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How to build a professional network

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(Read caption) The logo for LinkedIn Corporation is pictured in Mountain View, California. Hamm explains the importance of good connections and how to foster them.

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I am a huge believer in the value of professional networks. Over and over again during my career years, I saw the value of having positive professional relationships with people both in your organization and in other organizations.

Strong relationships can help you survive layoffs. They can help you have a leg up when it comes to promotions. They can make it very easy to bounce back from a job loss. They can even open you up to unexpected opportunities, like freelancing.

I consider a professional network to be a valuable tool for almost every person currently in the workforce. Computer programmers. Mechanics. Middle managers. Even entry-level service workers can find value here.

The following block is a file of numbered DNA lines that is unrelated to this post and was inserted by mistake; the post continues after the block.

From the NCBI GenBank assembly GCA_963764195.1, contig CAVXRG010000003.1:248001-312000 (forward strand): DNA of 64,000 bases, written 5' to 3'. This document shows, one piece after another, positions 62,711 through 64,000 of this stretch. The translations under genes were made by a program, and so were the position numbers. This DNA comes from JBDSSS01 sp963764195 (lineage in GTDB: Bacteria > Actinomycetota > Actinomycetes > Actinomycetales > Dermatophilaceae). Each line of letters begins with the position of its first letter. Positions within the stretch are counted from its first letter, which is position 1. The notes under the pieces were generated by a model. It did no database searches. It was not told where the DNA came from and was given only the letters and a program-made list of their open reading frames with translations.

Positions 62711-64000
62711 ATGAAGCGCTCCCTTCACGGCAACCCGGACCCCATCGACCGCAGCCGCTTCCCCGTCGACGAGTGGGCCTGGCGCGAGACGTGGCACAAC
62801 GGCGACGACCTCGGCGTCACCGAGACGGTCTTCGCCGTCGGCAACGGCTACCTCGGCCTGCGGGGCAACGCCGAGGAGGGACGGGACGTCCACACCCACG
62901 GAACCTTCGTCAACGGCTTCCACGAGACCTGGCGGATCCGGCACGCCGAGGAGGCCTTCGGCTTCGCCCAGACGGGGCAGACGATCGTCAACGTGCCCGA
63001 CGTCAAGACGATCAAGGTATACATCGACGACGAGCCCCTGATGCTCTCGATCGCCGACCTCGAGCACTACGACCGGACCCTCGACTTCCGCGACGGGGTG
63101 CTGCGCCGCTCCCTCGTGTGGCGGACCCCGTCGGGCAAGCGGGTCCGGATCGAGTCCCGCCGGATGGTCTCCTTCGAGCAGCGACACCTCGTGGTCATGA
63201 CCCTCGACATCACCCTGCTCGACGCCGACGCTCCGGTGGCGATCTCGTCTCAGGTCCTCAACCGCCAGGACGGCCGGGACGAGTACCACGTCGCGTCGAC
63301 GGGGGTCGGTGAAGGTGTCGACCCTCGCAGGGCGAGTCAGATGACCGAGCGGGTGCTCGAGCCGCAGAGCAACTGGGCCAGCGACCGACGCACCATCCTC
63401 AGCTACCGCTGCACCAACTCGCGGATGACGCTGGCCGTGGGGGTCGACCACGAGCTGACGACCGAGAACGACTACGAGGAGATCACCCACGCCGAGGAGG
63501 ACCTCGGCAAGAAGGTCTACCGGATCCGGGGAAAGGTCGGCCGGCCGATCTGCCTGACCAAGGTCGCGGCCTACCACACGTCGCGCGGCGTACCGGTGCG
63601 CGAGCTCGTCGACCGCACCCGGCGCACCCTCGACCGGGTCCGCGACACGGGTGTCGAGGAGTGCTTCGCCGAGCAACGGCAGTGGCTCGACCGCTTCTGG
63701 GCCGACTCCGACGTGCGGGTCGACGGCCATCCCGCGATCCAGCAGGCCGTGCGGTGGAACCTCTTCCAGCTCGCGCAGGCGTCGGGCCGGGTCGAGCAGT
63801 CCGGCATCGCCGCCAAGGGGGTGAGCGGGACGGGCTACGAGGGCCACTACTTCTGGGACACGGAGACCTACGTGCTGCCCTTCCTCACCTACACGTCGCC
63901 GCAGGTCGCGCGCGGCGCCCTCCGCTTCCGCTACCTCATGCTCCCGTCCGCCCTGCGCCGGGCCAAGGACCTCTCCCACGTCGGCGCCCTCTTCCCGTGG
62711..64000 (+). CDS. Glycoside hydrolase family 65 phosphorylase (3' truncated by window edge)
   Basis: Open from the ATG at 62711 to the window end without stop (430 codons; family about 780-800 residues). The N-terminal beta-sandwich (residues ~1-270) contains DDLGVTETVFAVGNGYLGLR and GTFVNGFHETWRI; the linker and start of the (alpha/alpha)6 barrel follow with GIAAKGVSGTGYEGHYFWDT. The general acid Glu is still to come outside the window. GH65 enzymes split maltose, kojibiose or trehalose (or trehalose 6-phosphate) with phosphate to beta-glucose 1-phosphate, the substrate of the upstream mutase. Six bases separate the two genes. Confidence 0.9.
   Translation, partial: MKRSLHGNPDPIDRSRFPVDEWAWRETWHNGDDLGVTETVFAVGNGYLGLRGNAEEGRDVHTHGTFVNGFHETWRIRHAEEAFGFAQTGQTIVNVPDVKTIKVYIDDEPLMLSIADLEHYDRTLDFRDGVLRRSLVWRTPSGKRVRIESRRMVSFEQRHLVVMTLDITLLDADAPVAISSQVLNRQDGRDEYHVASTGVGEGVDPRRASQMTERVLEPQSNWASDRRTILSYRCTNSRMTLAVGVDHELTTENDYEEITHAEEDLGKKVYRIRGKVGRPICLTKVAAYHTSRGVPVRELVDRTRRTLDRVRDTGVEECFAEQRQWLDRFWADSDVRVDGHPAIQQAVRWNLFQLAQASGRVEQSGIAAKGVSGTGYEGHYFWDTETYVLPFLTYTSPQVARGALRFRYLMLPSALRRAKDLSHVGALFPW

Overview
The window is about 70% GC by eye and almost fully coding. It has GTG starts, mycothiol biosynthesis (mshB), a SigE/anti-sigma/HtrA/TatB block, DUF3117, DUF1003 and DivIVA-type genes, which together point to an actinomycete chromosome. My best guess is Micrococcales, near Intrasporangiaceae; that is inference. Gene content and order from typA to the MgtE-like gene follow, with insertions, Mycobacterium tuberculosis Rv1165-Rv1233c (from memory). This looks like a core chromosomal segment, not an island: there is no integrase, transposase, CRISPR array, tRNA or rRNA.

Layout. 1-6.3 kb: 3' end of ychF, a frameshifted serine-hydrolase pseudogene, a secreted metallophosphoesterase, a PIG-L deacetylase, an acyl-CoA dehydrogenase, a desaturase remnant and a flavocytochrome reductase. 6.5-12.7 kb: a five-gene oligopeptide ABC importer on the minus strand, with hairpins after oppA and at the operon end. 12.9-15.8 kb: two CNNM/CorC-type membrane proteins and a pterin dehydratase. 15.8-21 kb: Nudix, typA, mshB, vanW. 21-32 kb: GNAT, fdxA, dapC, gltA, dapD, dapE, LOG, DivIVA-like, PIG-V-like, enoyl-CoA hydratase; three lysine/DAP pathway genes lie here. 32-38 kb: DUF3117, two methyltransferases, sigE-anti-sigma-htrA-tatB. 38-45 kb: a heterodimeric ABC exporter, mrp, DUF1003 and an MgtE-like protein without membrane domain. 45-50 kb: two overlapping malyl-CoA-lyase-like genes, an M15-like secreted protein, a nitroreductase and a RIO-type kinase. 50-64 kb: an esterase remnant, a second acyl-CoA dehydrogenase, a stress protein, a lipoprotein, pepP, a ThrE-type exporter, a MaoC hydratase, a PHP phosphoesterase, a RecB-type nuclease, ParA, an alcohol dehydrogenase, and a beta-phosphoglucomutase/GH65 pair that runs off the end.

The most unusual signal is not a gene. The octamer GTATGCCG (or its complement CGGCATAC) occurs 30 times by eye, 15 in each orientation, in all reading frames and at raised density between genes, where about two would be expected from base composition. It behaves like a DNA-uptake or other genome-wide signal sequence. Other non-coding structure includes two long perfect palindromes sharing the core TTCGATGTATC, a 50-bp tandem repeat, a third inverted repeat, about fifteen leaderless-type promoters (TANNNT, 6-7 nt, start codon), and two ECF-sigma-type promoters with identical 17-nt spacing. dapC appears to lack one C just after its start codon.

Here’s the catch, though: it’s really easy to talk about how great it is to have a professional network, but how does one get started? 

I’m going to list the things I did when I got started in my previous career. When I left, I felt as though I had avery strong professional network that actually spread across multiple continents. I actually had multiple job offers to return to my field after I walked away (which I turned down, because my reason for walking away wasn’t really related to dissatisfaction with my previous job).

It’s worth noting that some of these things work best in a college setting, while others work best when you’re already in the workplace. Pick and choose from this list based on your exact situation.

Let’s get started.

Join organizations related to your career path. In college, these might be student organizations. Outside of college, there may be professional or trade organizations you can join. These organizations offer lots of opportunities to meet others who are in the same career path as you are, both peers and people who are in advanced positions.

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